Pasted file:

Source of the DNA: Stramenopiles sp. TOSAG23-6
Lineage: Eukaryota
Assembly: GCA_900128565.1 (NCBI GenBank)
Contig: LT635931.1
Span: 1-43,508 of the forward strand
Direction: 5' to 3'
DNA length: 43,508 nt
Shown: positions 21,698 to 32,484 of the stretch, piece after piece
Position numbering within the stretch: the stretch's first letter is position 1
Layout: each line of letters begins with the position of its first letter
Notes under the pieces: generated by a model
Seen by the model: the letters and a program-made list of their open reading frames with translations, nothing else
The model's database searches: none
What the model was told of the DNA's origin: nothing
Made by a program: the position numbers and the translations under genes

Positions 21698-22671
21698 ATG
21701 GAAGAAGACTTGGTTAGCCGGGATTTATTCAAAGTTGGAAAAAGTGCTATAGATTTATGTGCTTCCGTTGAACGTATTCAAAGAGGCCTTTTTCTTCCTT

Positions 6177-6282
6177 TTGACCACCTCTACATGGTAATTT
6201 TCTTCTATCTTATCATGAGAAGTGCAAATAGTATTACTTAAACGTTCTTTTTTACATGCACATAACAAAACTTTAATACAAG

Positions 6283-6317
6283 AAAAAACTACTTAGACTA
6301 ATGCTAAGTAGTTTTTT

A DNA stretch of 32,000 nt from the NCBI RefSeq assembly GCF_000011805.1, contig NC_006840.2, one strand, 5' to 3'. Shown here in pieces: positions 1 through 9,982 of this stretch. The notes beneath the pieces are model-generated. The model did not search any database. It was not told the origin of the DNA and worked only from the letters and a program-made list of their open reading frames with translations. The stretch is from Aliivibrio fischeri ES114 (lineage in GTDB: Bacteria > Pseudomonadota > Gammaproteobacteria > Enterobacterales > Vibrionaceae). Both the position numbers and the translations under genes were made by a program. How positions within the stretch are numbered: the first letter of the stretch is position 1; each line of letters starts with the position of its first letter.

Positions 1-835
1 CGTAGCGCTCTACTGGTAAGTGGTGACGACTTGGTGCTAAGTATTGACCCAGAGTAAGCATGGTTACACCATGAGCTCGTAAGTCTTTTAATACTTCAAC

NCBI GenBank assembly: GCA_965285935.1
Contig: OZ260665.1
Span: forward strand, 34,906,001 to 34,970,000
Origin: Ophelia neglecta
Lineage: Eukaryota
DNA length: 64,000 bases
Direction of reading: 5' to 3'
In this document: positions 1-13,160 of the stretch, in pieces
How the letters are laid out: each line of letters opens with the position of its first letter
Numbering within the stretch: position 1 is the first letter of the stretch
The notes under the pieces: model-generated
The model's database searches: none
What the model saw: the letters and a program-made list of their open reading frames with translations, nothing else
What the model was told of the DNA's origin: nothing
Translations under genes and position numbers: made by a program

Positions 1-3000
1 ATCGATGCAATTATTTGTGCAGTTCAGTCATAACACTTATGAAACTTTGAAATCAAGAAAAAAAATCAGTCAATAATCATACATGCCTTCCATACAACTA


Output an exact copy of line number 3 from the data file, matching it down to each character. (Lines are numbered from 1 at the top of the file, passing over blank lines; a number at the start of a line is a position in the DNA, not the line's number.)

Assembly: GCA_900128565.1 (NCBI GenBank)